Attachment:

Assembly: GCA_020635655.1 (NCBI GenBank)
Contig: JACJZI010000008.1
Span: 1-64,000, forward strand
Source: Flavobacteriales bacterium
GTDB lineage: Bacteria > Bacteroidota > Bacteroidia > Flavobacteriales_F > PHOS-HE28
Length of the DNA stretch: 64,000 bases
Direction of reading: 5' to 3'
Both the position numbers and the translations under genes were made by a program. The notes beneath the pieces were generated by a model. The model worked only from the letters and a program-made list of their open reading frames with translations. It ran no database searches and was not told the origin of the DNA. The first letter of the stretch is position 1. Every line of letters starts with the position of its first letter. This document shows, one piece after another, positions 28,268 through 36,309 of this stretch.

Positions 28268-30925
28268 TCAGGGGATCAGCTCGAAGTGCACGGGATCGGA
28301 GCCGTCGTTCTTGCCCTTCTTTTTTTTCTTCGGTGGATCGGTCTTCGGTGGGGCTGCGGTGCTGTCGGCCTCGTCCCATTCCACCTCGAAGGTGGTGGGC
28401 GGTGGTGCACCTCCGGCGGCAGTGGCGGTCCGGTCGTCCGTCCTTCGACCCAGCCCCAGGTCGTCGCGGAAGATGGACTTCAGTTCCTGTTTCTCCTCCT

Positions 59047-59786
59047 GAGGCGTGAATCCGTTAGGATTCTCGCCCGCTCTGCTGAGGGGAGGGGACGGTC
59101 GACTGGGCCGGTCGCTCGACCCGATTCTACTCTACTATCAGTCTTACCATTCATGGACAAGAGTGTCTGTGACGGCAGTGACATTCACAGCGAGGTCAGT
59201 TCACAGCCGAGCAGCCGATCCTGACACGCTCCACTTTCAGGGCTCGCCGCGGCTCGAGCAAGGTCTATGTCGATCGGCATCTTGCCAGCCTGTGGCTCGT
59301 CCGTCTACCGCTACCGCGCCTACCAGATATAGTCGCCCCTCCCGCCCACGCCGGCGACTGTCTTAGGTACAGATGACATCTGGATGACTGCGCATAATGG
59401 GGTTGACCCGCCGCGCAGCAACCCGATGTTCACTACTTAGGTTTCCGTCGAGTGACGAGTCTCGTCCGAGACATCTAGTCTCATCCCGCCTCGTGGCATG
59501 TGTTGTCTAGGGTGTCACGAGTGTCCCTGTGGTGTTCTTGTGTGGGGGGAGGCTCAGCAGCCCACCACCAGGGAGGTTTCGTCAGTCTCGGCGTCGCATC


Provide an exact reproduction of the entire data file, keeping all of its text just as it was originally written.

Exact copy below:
Assembly: GCA_020635655.1 (NCBI GenBank)
Contig: JACJZI010000008.1
Span: 1-64,000, forward strand
Source: Flavobacteriales bacterium
GTDB lineage: Bacteria > Bacteroidota > Bacteroidia > Flavobacteriales_F > PHOS-HE28
Length of the DNA stretch: 64,000 bases
Direction of reading: 5' to 3'
Both the position numbers and the translations under genes were made by a program. The notes beneath the pieces were generated by a model. The model worked only from the letters and a program-made list of their open reading frames with translations. It ran no database searches and was not told the origin of the DNA. The first letter of the stretch is position 1. Every line of letters starts with the position of its first letter. This document shows, one piece after another, positions 28,268 through 36,309 of this stretch.

Positions 28268-30925
28268 TCAGGGGATCAGCTCGAAGTGCACGGGATCGGA
28301 GCCGTCGTTCTTGCCCTTCTTTTTTTTCTTCGGTGGATCGGTCTTCGGTGGGGCTGCGGTGCTGTCGGCCTCGTCCCATTCCACCTCGAAGGTGGTGGGC
28401 GGTGGTGCACCTCCGGCGGCAGTGGCGGTCCGGTCGTCCGTCCTTCGACCCAGCCCCAGGTCGTCGCGGAAGATGGACTTCAGTTCCTGTTTCTCCTCCT

Positions 59047-59786
59047 GAGGCGTGAATCCGTTAGGATTCTCGCCCGCTCTGCTGAGGGGAGGGGACGGTC
59101 GACTGGGCCGGTCGCTCGACCCGATTCTACTCTACTATCAGTCTTACCATTCATGGACAAGAGTGTCTGTGACGGCAGTGACATTCACAGCGAGGTCAGT
59201 TCACAGCCGAGCAGCCGATCCTGACACGCTCCACTTTCAGGGCTCGCCGCGGCTCGAGCAAGGTCTATGTCGATCGGCATCTTGCCAGCCTGTGGCTCGT
59301 CCGTCTACCGCTACCGCGCCTACCAGATATAGTCGCCCCTCCCGCCCACGCCGGCGACTGTCTTAGGTACAGATGACATCTGGATGACTGCGCATAATGG
59401 GGTTGACCCGCCGCGCAGCAACCCGATGTTCACTACTTAGGTTTCCGTCGAGTGACGAGTCTCGTCCGAGACATCTAGTCTCATCCCGCCTCGTGGCATG
59501 TGTTGTCTAGGGTGTCACGAGTGTCCCTGTGGTGTTCTTGTGTGGGGGGAGGCTCAGCAGCCCACCACCAGGGAGGTTTCGTCAGTCTCGGCGTCGCATC